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Government must become more accountable for its national infrastructure vision

The need for the National Infrastructure Plan (NIP) to evolve into a robust and focused delivery plan is growing by the day.

Its arrival in 2010 was a victory in itself. It provided a much needed and welcome vision for UK infrastructure and a vehicle to compete in a modern world – creating jobs and growth and providing the stability for the UK to grow its engineering skills and capacity.

But if government is to retain confidence in the NIP and succeed in delivering the infrastructure the UK needs, the next version of the plan to be published with the Autumn Statement must facilitate faster, more effective delivery of work on the ground.

To help achieve this, it should clearly identify those projects which are of genuine strategic significance in delivering long term improvements to the UK’s economic performance and quality of life, and pave the way for their fast delivery.

It should also set out – for the delivery of each priority project – government’s role, an accountable minister or official and clear progress on delivery.

The current Top 40 project list – which actually contains over 500 individual projects due to the inclusion of programmes of work – is a step in the right direction, but it is too broad. We need a shorter, concise list of priorities which clearly align with the UK’s strategic goals.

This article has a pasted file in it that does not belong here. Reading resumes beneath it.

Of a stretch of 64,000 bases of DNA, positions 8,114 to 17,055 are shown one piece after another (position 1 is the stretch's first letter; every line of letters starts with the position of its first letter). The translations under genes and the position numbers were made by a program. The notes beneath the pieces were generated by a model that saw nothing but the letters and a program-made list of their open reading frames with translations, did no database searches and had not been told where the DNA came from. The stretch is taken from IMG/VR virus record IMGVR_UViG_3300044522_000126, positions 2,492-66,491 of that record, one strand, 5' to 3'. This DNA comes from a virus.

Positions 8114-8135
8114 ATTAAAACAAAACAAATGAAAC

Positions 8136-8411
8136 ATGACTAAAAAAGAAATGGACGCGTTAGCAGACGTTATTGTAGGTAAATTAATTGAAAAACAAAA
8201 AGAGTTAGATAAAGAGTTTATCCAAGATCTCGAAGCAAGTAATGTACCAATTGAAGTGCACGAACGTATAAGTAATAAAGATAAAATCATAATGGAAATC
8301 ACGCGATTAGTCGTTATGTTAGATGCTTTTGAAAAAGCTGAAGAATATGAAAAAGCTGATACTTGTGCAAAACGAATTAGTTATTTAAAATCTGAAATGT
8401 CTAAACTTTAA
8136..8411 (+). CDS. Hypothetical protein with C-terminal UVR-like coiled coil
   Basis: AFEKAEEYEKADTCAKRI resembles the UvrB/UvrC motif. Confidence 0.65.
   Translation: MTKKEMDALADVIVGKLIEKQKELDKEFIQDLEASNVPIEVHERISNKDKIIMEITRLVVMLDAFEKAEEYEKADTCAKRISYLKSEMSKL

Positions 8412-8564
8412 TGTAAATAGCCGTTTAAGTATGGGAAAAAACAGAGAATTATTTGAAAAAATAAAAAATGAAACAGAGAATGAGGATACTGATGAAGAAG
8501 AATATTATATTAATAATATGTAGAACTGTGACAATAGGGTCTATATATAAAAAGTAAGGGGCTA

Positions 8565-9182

Finally, we need swift passage of the Electricity Market Reform (EMR), currently before parliament.

The delivery of new electricity generation capacity is arguably the most important national strategic requirement covered by the NIP and the scale of investment required to meet this challenge is estimated at over £100bn.

The government has outlined a range of strategies designed to support investment across a variety of technologies, whilst the construction industry is gearing up to meet this demand. But government’s EMR package will be critical in underpinning this transition, providing investors with the confidence and certainty to invest in low carbon technologies. 

  • Nick Baveystock is director general of the ICE

Readers' comments (1)

  • The fact is that UK is going to run out of power .... especially when the wind drops on a cold winter's night with frost all about.

    The anti power station lobby - whether it be anti nuclear or anti fossil - has achieved this with very little effort ... whereas China and India are forging ahead.

    As I retire I despair of the UK's inability to make a decision to define a project and configure it to get best value for money, raise the finance, build and commission it.

    And Prince Charles just noticed that the Pensions Industry has a problem. I KNOW ... too many engineering companies have gone to the wall ...

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